ub1707 | May 5, 2014 |
If you've read Hofstadter's "Godel, Escher & Bach: An Eternal Golden Braid" (and if you haven't, you should!), then the themes of this novel will be familiar: the nature of the mind and its connection to the physical body; the nature of time, space and frames of reference -- all wrapped up in a science fiction novel where theoretical science plays the role that the monastery played during the Dark Ages. The author deliberately changes names and vocabulary: you will need the glossary in the back. I've wondered why he felt it necessary to use new words for old concepts. I guess it's because he wants the reader to doubt his own understanding of familiar concepts; to make us pay attention and look at these ideas with "new" eyes. Sharpen your imagination, if you plan to read this book. Much of this nearly 1,000 page novel is description, and I found myself having to slow way down and create images in my head. Otherwise, I got lost. Stephenson has once again produced a tour de force. A writer who doesn't dumb down narrative for the reader, and expects the reader to work as hard as he does. Worth many rereads. ( )
  KirkLowery | Mar 4, 2014 |
Showing 1-5 of 185 (next | show all)
Seen through the eyes of a young ascetic named Erasmas, the universe of “Anathem” and its properties are revealed methodically over hundreds of pages, and at first, there is much joy to be found in watching this plausible other reality assemble itself and in observing how it parallels our own.

Too much of the book is dominated by lengthy dialectical debates, whose conclusions are hardly earth-shattering (if you are reading this review, I suspect you already know how to divide a rectangular cake into eight equal servings) and which do little to promote a reader’s engagement with the characters of ­“Anathem,” any more than one cares about the interior lives of Pausanias or Eryximachus while reading “The Symposium.” What’s worse, the book’s fixation on dialogue leads Erasmas (and Stephenson) to simply tell us what is happening or has happened in pivotal scenes, instead of allowing us to see the events for ourselves through descriptive action.
added by SimoneA | editNew York Times, Dave Itzkoff (Oct 17, 2008)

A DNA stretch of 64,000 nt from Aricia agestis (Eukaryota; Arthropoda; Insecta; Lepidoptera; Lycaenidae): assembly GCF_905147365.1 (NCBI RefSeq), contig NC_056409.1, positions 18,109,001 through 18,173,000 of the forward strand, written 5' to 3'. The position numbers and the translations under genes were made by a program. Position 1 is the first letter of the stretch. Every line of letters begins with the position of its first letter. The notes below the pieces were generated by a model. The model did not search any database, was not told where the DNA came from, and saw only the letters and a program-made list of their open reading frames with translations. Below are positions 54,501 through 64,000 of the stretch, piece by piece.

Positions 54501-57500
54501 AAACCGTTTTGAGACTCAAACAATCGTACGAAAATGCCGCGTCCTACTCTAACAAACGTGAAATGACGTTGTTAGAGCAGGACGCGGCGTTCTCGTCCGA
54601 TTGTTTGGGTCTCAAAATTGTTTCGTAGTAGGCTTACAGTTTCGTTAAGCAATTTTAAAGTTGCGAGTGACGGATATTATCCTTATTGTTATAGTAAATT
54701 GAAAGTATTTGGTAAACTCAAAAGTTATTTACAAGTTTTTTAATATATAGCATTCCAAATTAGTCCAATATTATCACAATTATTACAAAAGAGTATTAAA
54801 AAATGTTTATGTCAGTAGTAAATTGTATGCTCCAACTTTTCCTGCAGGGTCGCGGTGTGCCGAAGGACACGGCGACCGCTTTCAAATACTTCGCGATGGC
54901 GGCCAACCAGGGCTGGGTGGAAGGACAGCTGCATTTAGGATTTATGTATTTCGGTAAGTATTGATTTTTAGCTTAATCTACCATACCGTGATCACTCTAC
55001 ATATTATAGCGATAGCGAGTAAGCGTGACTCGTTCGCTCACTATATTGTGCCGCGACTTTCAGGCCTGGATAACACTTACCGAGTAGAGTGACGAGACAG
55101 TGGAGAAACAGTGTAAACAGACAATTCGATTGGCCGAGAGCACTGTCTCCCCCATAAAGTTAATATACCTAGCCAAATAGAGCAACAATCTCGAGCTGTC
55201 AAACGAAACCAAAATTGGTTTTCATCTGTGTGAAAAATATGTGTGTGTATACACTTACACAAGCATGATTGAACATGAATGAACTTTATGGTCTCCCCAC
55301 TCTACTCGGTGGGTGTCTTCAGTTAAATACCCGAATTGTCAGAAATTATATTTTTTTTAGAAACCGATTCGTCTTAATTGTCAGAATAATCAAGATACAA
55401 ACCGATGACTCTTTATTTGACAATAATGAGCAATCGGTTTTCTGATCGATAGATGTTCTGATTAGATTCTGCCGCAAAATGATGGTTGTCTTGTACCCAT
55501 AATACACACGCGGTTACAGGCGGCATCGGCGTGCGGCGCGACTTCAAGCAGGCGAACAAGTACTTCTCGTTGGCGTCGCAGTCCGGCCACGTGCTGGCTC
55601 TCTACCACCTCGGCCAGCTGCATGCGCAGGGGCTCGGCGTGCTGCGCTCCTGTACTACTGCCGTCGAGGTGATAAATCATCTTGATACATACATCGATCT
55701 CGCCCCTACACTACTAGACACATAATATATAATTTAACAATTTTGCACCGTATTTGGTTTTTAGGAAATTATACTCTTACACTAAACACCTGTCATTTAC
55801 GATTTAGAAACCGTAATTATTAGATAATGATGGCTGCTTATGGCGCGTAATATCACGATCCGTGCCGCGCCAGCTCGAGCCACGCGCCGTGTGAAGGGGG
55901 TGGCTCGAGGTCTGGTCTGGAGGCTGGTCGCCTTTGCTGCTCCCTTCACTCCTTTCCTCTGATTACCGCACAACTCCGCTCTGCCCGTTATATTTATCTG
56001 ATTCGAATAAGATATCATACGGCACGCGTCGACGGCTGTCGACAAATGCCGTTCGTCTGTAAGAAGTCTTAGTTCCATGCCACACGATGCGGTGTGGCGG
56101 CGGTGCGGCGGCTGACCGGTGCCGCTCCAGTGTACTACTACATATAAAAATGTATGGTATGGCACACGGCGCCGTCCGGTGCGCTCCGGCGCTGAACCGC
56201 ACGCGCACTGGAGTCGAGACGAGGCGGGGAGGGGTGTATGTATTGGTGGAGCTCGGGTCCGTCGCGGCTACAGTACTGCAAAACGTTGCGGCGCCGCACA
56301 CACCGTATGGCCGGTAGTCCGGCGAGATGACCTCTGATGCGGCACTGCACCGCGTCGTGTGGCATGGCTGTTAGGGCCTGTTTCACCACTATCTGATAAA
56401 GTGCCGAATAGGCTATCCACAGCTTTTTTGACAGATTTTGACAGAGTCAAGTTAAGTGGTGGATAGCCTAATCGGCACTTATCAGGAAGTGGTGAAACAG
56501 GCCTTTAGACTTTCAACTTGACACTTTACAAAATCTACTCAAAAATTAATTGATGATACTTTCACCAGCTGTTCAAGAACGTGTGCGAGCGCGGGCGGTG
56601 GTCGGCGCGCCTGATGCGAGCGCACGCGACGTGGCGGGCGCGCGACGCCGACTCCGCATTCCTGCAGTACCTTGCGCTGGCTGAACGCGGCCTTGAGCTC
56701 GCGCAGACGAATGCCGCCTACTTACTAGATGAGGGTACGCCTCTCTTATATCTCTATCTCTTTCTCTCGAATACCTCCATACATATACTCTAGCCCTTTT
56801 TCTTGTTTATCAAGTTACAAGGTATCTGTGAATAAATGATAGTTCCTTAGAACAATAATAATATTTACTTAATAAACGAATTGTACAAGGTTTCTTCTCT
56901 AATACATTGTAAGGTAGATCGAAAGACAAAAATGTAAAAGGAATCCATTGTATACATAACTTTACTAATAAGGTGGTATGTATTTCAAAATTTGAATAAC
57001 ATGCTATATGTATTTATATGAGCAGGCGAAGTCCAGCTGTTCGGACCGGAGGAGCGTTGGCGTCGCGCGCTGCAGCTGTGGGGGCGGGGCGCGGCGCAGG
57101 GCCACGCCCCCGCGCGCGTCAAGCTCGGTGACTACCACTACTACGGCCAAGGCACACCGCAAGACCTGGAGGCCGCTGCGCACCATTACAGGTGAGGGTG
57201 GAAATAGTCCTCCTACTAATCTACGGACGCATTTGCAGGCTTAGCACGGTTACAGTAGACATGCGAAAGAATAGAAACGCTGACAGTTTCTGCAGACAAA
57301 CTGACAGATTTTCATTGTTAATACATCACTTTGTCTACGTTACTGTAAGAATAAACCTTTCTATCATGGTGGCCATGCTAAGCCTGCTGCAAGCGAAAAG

The only catch to reading a novel as imposingly magnificent as this is that for the next few months, everything else seems small and obvious by comparison.
Stephenson's world-building skills, honed by the exacting work he did on his recent Baroque Cycle trilogy, are at their best here. Anathem is that rarest of things: A stately novel of ideas packed with cool tech, terrific fight scenes, aliens, and even a little ESP.
added by PhoenixTerran | editio9, Annalee Newitz (Sep 4, 2008)

» Add other authors (7 possible)

Author nameRoleType of authorWork?Status
Neal Stephensonprimary authorall editionsconfirmed
Dufris, WilliamNarratorsecondary authorsome editionsconfirmed
Gilbert, TaviaMinor Narratorsecondary authorsome editionsconfirmed
Serrano, ErvinCover artistsecondary authorsome editionsconfirmed
Stutz, DavidComposersecondary authorsome editionsconfirmed
Wyman, OliverMinor Narratorsecondary authorsome editionsconfirmed
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"Do your neighbors burn one another alive?" was how Fraa Orolo began his conversation with Artisan Flec.
"Our opponent is an alien starship packed with atomic bombs," I said. "We have a protractor."
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Amazon.com Product Description (ISBN 0061474096, Hardcover)

For ten years Fraa Erasmas, a young avout, has lived in a cloistered sanctuary for mathematicians, scientists, and philosophers, protected from the corrupting influences of the outside world. But before the week is out, both the existence he abandoned and the one he embraced will stand poised on the brink of cataclysmic change—and Erasmas will become a major player in a drama that will determine the future of his world, as he follows his destiny to the most inhospitable corners of the planet . . . and beyond.

(retrieved from Amazon Mon, 30 Sep 2013 13:26:58 -0400)

(see all 3 descriptions)

Raz, a mathematician, is among a cohort of secluded scientists and philosophers who are called upon to save the world from impending catastrophe.